LOUISVILLE, KY (WAVE) - The Jefferson County Constable accused of shooting a woman in a Walmart parking lot came before a judge on Monday.
David Whitlock faces felony charges of assault and wanton endangerment. What landed him in the courtroom goes back to November of last year.
"He's facing a charge that could take away his freedom," said Whitlock's attorney Brian Butler. "It's tough but he is doing as well as can be expected."
Whitlock is accused of shooting alleged shoplifter Tammie Ortiz, also known as Tammy Jamian at a Walmart in PRP.
Surveillance video shows Ortiz walking out of the store.
Constable Whitlock says he was off duty and shopping when security officers asked him to stop Ortiz.
In the video, Whitlock is seen getting out of his vehicle and runs up to Ortiz's truck with his weapon drawn. She tries to back away and then pull off, that's when police say she was shot in the arm and face by Whitlock.
In the video and in new discovery obtained by WAVE 3, there are discrepancies with Whitlock's accounts of what happened that day.
Whitlock told police he unintentionally shot Ortiz because she ran over his foot as he tried to stop her.
But there was no proof in the video and according to the discovery a nurse told an LMPD officer that Whitlock didn't break anything in his foot.
Police say Whitlock made two 911 calls after the shooting. The first to MetroSafe, the second to Kentucky State Police, both with varying accounts of what happened.
In Police interviews, Ortiz says she never saw Whitlock pull out a badge or his gun. She told police "all I know is that I was shot."
Ortiz has had a history of run ins with the law. Recently picked up on another shoplifting charge at a local Kmart
The defense says that will help their case.
"Mrs. Ortiz got in trouble again and what will become clear is that she was shoplifting that day," said Butler. "Certainly her credibility before and after will come into play."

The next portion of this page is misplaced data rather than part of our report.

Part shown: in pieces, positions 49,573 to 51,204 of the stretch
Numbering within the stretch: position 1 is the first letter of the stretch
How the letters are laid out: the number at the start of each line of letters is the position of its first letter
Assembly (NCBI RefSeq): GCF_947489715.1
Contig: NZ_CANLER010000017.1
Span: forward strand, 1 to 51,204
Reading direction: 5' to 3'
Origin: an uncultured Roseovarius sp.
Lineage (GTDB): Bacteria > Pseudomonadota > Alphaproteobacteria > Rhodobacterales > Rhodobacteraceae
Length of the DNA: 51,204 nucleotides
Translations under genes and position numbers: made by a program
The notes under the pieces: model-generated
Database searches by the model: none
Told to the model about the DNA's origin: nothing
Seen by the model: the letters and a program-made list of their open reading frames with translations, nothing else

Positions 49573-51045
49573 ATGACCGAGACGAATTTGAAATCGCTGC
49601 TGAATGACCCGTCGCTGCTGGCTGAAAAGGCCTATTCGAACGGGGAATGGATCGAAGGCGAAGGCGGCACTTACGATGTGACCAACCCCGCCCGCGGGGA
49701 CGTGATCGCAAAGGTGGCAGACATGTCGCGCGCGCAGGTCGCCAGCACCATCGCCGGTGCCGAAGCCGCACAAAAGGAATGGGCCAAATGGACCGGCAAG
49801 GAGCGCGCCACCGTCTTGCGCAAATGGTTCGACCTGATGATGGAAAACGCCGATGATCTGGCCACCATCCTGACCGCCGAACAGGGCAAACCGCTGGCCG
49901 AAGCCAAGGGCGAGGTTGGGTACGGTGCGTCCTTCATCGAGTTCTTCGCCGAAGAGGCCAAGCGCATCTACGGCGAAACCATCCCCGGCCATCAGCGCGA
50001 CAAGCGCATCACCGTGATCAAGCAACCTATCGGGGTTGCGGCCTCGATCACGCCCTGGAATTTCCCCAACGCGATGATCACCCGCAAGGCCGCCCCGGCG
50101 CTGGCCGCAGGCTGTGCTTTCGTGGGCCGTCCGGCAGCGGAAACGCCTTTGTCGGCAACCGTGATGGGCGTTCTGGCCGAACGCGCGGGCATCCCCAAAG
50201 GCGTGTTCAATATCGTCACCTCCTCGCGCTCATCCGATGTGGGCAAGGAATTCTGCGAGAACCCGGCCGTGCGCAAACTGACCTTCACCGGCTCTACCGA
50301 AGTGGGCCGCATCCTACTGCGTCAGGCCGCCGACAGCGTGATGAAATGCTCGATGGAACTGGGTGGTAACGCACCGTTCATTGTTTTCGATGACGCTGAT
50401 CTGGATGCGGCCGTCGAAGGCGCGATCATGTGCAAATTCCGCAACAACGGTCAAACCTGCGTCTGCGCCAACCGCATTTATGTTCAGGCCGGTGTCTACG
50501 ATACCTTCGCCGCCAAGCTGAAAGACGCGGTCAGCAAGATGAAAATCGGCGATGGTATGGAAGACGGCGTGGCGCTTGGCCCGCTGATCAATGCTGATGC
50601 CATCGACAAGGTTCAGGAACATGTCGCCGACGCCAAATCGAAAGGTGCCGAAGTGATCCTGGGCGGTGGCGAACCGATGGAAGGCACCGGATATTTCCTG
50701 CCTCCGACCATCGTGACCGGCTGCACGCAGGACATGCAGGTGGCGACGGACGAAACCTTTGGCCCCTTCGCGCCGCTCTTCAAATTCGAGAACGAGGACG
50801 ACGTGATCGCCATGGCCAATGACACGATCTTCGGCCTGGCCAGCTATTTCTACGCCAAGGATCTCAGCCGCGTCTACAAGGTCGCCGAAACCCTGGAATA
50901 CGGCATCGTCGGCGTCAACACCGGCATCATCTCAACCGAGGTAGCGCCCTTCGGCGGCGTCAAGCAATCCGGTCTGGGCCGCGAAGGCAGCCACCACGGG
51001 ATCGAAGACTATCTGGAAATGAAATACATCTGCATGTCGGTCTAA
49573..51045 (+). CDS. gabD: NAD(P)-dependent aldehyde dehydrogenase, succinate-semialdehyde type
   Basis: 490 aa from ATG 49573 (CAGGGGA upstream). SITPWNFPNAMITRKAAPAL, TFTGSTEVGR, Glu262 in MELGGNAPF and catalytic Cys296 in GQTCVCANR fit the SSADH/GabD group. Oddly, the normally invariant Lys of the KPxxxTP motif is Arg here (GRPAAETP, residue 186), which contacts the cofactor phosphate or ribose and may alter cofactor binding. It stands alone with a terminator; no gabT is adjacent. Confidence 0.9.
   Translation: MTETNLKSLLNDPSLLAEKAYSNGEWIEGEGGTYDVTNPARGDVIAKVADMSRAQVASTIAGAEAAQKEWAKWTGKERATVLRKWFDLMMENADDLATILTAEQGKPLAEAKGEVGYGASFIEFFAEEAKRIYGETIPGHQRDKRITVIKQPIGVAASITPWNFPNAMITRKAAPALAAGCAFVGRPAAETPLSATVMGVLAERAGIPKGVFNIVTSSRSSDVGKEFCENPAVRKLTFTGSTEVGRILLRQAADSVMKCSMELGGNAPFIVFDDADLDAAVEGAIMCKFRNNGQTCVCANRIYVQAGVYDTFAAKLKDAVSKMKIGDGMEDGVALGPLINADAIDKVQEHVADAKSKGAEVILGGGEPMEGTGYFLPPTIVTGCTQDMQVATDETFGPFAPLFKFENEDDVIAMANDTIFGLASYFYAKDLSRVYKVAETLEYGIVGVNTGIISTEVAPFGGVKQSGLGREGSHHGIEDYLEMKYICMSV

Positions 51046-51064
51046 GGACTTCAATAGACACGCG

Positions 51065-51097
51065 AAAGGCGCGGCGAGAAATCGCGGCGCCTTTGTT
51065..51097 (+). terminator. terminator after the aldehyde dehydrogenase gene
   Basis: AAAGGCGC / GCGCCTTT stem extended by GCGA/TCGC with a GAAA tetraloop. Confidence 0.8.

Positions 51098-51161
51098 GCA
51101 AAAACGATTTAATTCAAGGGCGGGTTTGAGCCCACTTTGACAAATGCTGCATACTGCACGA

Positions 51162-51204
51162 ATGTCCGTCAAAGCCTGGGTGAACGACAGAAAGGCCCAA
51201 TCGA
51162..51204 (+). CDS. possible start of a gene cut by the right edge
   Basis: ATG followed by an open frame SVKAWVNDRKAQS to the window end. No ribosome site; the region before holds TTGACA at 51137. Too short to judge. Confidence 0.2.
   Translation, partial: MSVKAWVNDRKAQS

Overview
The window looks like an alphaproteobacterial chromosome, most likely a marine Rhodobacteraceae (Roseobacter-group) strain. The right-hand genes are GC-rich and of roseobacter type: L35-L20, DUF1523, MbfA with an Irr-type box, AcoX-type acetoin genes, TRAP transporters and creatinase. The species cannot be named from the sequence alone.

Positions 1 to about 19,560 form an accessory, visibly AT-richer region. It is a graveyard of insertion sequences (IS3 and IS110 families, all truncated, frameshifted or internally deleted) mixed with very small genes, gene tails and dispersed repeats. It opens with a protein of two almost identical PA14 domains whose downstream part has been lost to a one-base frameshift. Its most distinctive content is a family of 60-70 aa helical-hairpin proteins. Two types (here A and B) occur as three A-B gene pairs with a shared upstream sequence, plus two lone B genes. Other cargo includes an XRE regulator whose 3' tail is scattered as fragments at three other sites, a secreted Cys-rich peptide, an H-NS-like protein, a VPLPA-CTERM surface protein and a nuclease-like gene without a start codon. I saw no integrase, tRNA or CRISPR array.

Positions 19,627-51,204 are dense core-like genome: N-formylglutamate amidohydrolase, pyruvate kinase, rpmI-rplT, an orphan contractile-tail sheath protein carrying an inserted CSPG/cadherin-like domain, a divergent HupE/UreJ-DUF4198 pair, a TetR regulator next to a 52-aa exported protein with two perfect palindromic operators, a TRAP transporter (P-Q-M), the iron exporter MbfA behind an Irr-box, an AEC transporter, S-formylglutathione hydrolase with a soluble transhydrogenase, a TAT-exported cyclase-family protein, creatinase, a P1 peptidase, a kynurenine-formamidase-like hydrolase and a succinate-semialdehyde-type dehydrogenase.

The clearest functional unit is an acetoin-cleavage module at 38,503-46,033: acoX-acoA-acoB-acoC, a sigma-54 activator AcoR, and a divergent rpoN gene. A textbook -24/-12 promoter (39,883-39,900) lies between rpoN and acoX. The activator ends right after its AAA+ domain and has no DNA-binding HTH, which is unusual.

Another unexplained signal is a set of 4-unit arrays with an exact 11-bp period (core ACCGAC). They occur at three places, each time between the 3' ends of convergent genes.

Within the next week, Whitlock will be fingerprinted and will get a mug shot. But he will not have to post his $10,000 bond or go to jail. He'll only have to pay it, if he violates the judges' orders.
He was ordered not to have any contact with Ortiz and can not possess any firearms.
His attorney says it's still unclear if he will serve as a constable since he can't have a gun.
State Representative Joni Jenkins is among some Kentucky lawmakers who want gun carrying constables off the street.
The new discovery in the case makes Jenkins more motivated to get her bill passed that seeks a constitutional amendment to abolish the state elected office.
"It's an office that does not have much accountability," she told WAVE 3 News. "Constables become peace officers the moment their elected without any training they're allowed to carry guns and it's a system that has outlived it's purposes,"she said.
Jenkins' bill, that has been endorsed by the state's Sheriff's Association and the Chiefs of Police, will be heard next week in Frankfort.
Republican Senator Julie Denton has a similar bill.
As a back-up, Jenkins is also looking at what can be done to limit a constable's powers. She's waiting on an Attorney General's opinion on that issue.